1. HOMOPHOBIC STATEMENTS amount to DISCRIMINATION provided that there is a non-hypothetical link between them and a recruitment policy
Judgment of the Grand Chamber of the Court of Justice of the European Union of 23 April 2020
The Court of Justice of the European Union has ruled that the concept of ‘conditions for access to employment or to occupation’ must be interpreted as covering statements made by a person suggesting that they would engage in a homophobic recruitment policy, even though no recruitment procedure had been opened, nor was planned, provided that the link between those statements and the conditions for access to employment or occupation is not hypothetical.
2. Compensation for forced job relocations IS payable irrespective of whether THE WORKER is actually disadvantaged by the relocation
Judgment of the Labour Chamber of the Spanish Supreme Court of 5 February 2020
The Spanish Supreme Court has ruled that payment of compensation for a forced relocation cannot be made conditional on the worker being worse off as a result of the move. The compensation is triggered by the relocation itself, not on the worker being prejudiced in some way by it. As a result, in this case the compensation had to be paid even though the worker already resided in the location to which they were assigned.
3. THE TIME LIMIT to challenge A dismissal notified by burofax BEGINS on the date of actual not attempted notification
Judgment of the Labour Chamber of the Spanish Supreme Court of 29 January 2020
The Spanish Supreme Court has ruled that, when a company notifies an employee of his/her dismissal by means of a certified burofax, the term the employee has to bring an action challenging the dismissal begins when he/she is actually notified of the dismissal. In this case the employer had made several unsuccessful attempts to notify the employee at their home address. As a result, the post office delivery service left the employee a notification of failed delivery, giving him 30 days from the date of the last unsuccessful delivery attempt to collect the burofax from the post office. It was therefore only once the employee actually collected the burofax from the post office that the term to challenge began.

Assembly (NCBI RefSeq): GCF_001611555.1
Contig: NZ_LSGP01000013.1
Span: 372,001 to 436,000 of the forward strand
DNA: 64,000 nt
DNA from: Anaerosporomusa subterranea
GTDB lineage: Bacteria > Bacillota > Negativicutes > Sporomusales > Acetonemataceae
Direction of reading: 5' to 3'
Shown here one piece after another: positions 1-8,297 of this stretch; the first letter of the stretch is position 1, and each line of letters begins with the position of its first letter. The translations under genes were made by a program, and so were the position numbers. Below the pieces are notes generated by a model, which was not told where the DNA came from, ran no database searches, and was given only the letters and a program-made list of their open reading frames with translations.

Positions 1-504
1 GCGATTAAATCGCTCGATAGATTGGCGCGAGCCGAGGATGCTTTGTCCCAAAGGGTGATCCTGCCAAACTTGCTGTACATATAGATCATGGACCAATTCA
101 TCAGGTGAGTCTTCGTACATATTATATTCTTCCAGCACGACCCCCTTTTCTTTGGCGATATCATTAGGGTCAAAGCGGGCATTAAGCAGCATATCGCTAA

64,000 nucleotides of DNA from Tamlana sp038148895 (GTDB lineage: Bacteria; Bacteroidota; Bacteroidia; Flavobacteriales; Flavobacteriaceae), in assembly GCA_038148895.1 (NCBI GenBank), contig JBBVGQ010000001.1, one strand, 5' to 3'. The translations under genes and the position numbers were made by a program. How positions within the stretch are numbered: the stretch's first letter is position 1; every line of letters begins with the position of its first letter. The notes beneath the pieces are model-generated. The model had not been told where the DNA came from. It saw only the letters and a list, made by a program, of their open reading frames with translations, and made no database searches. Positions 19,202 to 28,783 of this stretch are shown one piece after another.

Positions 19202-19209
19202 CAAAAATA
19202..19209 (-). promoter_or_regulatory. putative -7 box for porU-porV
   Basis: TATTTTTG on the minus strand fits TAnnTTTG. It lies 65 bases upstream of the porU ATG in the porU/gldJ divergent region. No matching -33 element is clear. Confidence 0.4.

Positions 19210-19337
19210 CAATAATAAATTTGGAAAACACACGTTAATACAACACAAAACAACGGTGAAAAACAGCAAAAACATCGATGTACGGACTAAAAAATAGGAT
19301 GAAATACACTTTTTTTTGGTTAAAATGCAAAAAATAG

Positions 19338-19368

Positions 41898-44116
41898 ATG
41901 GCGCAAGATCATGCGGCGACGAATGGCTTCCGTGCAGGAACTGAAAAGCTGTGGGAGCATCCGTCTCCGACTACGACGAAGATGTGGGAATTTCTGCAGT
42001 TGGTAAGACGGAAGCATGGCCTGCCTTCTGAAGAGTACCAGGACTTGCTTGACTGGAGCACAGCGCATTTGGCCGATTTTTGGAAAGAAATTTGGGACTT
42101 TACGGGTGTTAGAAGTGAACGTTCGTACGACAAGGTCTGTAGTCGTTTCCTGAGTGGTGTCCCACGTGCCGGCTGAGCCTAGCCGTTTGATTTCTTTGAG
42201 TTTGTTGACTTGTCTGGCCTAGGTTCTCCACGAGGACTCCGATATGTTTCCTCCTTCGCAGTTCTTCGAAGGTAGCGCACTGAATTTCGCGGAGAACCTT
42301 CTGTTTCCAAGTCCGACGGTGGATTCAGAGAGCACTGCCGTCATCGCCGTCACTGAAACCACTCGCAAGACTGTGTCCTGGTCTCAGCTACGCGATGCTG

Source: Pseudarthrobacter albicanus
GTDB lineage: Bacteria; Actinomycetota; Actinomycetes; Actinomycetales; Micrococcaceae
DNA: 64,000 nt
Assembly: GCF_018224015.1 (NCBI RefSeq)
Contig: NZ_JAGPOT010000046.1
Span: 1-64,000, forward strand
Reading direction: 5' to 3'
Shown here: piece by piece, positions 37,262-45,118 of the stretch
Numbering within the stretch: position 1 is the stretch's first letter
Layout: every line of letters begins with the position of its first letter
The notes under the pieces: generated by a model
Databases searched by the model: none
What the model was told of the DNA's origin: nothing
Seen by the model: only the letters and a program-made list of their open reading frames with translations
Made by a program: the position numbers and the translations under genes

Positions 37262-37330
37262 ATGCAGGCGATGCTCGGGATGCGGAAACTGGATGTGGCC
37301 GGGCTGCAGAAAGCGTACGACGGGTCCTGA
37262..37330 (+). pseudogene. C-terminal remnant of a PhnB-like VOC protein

4. The back pay of salaries awarded after a successful claim for unfair dismissal COVERS THE PERIOD UP TO THE DATE the judgment declaring the dismissal null and void is notified
Judgment of the Labour Chamber of the Spanish Supreme Court of 20 January 2020
The Spanish Supreme Court has held that the back pay of salaries awarded after a successful claim for unfair dismissal brought by an employee covers the period from the date of the dismissal to the date he/she is notified of the judgment declaring the dismissal null and void. Consequently, if the dismissal was initially declared valid and only declared null on appeal, salary must be back paid until the date the second judgment is notified.
5. THE pension SUPPLEMENT for maternity causes direct discrimination on groundS of gender
Judgment of the Labour Chamber of the High Court of Justice of the Canary Islands of 20 January 2020
The Labour Chamber of the High Court of Justice of the Canary Islands, in the light of a judgment of the Court of Justice of the European Union, has recognised a man’s right to receive a pension supplement for maternity to which, according to the wording of the law, only women are entitled. The High Court states that the supplement causes direct discrimination on grounds of gender by excluding men who are in a comparable situation to a woman entitled to the supplement.